The incredibly rare “Christmas star” should appear over Somerset in the coming days.

John McLean of the Exeter Observatory, who is also a fellow of the Royal Astronomical Society, said the extremely rare event could be December 21.

McLean said that the “Christmas star” is a union between the two planets; Jupiter and Saturn, when they appear very close to each other, appear to be one being.

He said: “ This conjunction had not occurred since December 1623 although it was not visible due to its close proximity to the Sun at that time.

The last time a “great coupling” took place was in 1226, and therefore this year’s event was the “first” in 800 years.

As I mentioned before Devon Live, Mr. Maclone said: @ This month it will be at 1.30 pm and the planets will be only 0.06 degrees in the southwest, so during daylight hours.

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The planets, weather permitting, would become clearly visible after sunset in Devon at 10 degrees above the horizon in the south and southwest.

While the two planets would appear very close to each other, Saturn would in fact be twice as far from Earth as Jupiter.

“ December 21st is also the winter solstice, and it’s the shortest day of the year.

So, the Christmas star – not quite special, but very special. ”

Jupiter and Saturn are the two largest planets in our solar system.

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They would appear to be venturing close to each other, giving the impression of a “double planet”.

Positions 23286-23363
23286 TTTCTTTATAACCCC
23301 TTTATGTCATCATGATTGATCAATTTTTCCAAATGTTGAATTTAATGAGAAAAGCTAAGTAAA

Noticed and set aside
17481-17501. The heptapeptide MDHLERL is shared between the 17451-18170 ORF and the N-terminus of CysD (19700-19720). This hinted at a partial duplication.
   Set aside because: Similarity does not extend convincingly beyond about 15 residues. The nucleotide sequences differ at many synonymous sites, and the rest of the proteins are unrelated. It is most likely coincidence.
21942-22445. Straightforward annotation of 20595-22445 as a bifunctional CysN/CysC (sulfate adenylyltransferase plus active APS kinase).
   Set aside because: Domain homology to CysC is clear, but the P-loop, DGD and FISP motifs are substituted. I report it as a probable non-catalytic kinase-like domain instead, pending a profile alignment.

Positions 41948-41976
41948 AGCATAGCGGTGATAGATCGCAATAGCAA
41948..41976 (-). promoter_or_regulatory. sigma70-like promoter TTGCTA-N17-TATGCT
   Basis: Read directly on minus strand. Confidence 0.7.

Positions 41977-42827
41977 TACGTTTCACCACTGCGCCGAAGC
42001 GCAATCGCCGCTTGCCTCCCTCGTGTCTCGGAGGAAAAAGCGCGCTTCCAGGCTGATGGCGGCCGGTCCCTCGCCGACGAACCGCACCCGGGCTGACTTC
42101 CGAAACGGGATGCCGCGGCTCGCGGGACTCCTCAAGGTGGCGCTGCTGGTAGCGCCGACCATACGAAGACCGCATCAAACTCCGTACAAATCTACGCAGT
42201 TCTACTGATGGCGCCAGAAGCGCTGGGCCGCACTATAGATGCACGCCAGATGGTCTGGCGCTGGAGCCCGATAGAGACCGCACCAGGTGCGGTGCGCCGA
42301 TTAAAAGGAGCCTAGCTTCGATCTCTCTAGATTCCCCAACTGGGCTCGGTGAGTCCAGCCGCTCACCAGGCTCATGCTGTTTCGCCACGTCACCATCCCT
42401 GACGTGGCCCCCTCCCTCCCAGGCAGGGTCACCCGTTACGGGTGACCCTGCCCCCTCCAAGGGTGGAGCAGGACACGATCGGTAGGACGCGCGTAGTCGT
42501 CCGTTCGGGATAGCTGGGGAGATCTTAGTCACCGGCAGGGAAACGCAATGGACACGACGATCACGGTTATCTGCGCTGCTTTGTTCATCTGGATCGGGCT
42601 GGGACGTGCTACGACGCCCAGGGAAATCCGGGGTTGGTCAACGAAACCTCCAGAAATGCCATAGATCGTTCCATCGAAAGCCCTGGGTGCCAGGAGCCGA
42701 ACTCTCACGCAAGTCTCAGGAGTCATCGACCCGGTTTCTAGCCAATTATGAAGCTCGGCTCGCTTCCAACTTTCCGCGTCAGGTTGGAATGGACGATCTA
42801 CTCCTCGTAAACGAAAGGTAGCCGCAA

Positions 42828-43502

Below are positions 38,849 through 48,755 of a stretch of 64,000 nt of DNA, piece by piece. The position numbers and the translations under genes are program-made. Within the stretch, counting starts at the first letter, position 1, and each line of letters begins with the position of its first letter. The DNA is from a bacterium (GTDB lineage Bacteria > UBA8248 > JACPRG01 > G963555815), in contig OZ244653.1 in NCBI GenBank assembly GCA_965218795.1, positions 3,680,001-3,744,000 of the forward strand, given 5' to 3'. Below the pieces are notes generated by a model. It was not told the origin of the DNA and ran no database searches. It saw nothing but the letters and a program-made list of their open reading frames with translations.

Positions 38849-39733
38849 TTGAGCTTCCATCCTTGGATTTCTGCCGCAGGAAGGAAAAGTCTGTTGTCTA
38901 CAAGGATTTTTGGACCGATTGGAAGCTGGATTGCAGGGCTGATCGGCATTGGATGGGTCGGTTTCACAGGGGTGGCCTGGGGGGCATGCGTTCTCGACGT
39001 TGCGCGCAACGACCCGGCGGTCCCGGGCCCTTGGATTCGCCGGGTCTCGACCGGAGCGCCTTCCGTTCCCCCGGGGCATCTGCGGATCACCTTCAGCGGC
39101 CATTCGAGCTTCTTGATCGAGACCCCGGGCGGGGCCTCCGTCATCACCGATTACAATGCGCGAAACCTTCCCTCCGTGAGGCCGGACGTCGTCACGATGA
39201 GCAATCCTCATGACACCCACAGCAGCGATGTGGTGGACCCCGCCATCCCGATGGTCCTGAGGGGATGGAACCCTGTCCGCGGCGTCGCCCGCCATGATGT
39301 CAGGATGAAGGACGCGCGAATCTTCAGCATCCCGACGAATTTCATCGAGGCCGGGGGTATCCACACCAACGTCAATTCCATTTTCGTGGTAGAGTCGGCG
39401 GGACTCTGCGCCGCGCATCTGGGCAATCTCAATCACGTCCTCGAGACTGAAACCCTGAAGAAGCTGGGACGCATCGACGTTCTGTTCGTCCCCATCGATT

But in reality, you’ll be hundreds of millions of miles away, as NASA recently explained.

The night sky will be lit in December

However, gas giants will be closer in the night sky over Christmas than they have been in centuries.

The pairing, referred to as the “Christmas Star” or “Star of Bethlehem,” will appear within two weeks.

The next time the Christmas star will be visible from Earth, it will be 2080.

Speaking to Forbes, astronomers said that such a “rather rare” alignment could be observed.

“The alignments between these two planets are rather rare, occurring once every 20 years or so,” said Patrick Hartigan, an astronomer at Rice University in Texas.

This conjunction is extremely rare because of how close the planets are to each other. “

“You will have to go back to pre-dawn on March 4, 1226, to see a closer alignment between these objects visible in the night sky,” he added.

When will it be visible?

The “Christmas Star” is set to be visible to stargazers on the evening of December 21st.

It has been reported that star-watchers should expect that a celestial event will appear immediately after sunset.

According to Forbes, it can be observed from anywhere on Earth where the sky is clear.

This means that residents of the UK should look out for the phenomenon from 3:53 PM onwards – sunset time.

The “star” will appear very low on the horizon just after sunset, with a binoculars or telescope required.